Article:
There is a certain amount of confusion in literature on the concept of internal consistency, which refers to the degree of interrelationships between the items of a scale and the concept of homogeneity, when it refers more specifically to unidimensionality, i.e., how homogeneously the items of a scale evaluate a single dimension or underlying construct (Clark, Watson, 1998; Cortina, 1993). Scales developed from theoretical concepts such as the SPAI are more internally consistent (Streiner, Norman, 1995). The high levels of Cronbach's alpha coefficient are necessary, but they are not sufficient to prove homogeneity as an equivalence of unidimensionality of the scales. The internal consistency estimated by Cronbach's alpha coefficient is not exactly the same as homogeneity or unidimensionality, since it does not ensure that items will be a unidimensional representation of a construct (Pasquali, 1996). A set of items may be internally consistent and multidimensional (Cortina, 1993). The mean inter-item correlations on each subscale and in the SPAI-Portuguese, which are all inferior to the values of alpha coefficients, reveal that the items of the inventory are not related to a single construct, and that the items on each subscale do not belong to a single dimension of the underlying construct.

The results demonstrated that the SPAI-Portuguese has at least two different constructs, as was the intention in the original English version.



The analysis of item content revealed their pertinence to the constructs of social phobia and agoraphobia underlying the SPAI. The items of the SPAI-Portuguese were mostly discriminatory. In the social phobia subscale all items were discriminatory. The results support maintaining the items of the SPAI-Portuguese, and especially the items of the social phobia subscale.

In the studied sample, inter-item and item-to-total correlation analyses indicate the item's appropriateness as related to their constructs, and justify it including all of them in future factorial analyses. Inter-item means and reliability results showed excellent levels of internal consistency of the social phobia and agoraphobia subscales, as well as on the SPAI-Portuguese. These results suggest that the items reflect their constructs, preserved in the translation and back-translation process to the Portuguese language as spoken in Brazil.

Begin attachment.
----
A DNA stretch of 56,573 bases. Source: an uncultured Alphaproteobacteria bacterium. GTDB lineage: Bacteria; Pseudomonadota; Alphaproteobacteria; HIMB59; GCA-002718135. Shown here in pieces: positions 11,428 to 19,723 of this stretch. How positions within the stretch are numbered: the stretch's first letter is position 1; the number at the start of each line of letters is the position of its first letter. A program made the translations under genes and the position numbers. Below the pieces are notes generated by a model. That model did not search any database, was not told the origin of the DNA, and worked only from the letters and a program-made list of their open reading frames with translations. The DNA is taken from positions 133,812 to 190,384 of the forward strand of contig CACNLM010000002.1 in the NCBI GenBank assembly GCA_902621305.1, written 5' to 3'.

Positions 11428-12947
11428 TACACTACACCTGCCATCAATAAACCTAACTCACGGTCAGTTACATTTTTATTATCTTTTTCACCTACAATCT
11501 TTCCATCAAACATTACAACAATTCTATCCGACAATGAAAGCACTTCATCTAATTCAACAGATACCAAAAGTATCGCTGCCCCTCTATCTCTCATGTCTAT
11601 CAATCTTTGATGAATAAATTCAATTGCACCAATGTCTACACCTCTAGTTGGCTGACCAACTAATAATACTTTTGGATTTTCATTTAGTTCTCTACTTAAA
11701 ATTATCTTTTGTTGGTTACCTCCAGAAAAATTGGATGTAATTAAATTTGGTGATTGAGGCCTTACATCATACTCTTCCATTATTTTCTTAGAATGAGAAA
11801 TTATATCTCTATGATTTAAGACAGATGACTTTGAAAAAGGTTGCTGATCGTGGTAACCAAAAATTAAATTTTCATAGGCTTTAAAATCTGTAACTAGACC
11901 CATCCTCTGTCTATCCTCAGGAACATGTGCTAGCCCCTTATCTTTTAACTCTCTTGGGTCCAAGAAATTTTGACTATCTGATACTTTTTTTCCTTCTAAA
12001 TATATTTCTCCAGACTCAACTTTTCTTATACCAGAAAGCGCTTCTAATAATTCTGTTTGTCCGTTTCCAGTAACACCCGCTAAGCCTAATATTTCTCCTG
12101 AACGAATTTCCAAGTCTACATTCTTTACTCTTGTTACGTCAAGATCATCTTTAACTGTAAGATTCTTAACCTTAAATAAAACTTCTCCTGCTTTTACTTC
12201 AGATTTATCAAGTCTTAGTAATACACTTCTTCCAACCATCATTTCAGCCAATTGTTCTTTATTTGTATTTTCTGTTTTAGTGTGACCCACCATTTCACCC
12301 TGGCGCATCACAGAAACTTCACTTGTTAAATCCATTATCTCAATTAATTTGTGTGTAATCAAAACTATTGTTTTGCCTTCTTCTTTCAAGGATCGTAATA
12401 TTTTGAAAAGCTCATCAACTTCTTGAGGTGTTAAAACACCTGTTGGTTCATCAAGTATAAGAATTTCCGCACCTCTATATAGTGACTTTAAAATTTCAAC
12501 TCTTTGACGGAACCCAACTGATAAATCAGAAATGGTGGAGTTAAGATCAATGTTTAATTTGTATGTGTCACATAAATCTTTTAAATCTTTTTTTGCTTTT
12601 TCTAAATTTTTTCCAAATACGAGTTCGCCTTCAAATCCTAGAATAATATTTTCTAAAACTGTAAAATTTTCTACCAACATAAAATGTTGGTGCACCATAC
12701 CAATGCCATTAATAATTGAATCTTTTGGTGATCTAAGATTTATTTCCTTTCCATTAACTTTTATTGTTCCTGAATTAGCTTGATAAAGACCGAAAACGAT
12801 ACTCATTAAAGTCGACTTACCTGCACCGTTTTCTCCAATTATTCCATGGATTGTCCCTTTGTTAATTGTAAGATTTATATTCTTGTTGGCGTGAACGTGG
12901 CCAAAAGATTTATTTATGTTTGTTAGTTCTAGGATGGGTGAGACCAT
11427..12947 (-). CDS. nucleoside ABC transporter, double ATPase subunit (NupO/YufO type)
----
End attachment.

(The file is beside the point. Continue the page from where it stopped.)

The suppression of items at this point in the Brazilian validation process would lead to a loss of content validity as regards the representation of all dimensions of the constructs that the inventory intends to validate. Further studies in Brazilian and other culture populations are needed in order to look at how items behave. At this time, no items that should be eliminated were detected, but results indicate a few that might be candidates for suppression in a shortened version of the SPAI. A shortened version might be especially useful internationally to screen probable cases of social phobia in research settings. The results are useful for a future review of the SPAI.

The mean inter-item correlations strongly suggest the multidimensionality on both subscales to be confirmed in factorial analyses. The finding agrees with the SPAI objective of evaluating the cognitive, somatic and behavioral dimensions of the social phobia construct. It also evaluates the presence of agoraphobic anxieties in their different dimensions, within the cognitive-behavioral psychology theoretical referential in which the instrument was originality developed.

The results of the present study support the appropriateness of the SPAI-Portuguese as an instrument to screen and evaluate anxiety and social phobia in Brazilian samples, especially after studies of construct validity.



To Norberto L.C. Martins, M.D., for his collaboration in structuring the database and programming the calculation of computerized scores. To Professor Eliane Falcone, Ph.D., from Universidade Federal do Rio de Janeiro (UFRJ), Professor Mauro Terra, M.D., Ph.D., from Fundação Faculdade Federal de Ciências Médicas de Porto Alegre, and Rogéria Recondo, M.D., M.Sc., from PUCRS, for their collaboration in the content analysis of the SPAI-Portuguese.



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Correspondence to:
Patrícia Picon
Rua Padre Chagas, 415/803
90570-080 – Porto Alegre-RS
Tel.: (51) 3346-9022




This paper was elaborated from data set of Gabriel J. Chittó Gauer at the Post-graduate Program in Psychiatry at UFRGS. Part of the results was presented as posters at the Annual Meeting of the American Psychiatric Association, on May 1-6, 2004, in New York.
Work supported by Fundação de Apoio à Pesquisa do Rio Grande do Sul (FAPERGS; nº 97/50/34.9) and Fundação de Incentivo à Pesquisa do Hospital de Clínicas de Porto Alegre/UFRGS (FIPE; nº 02.158).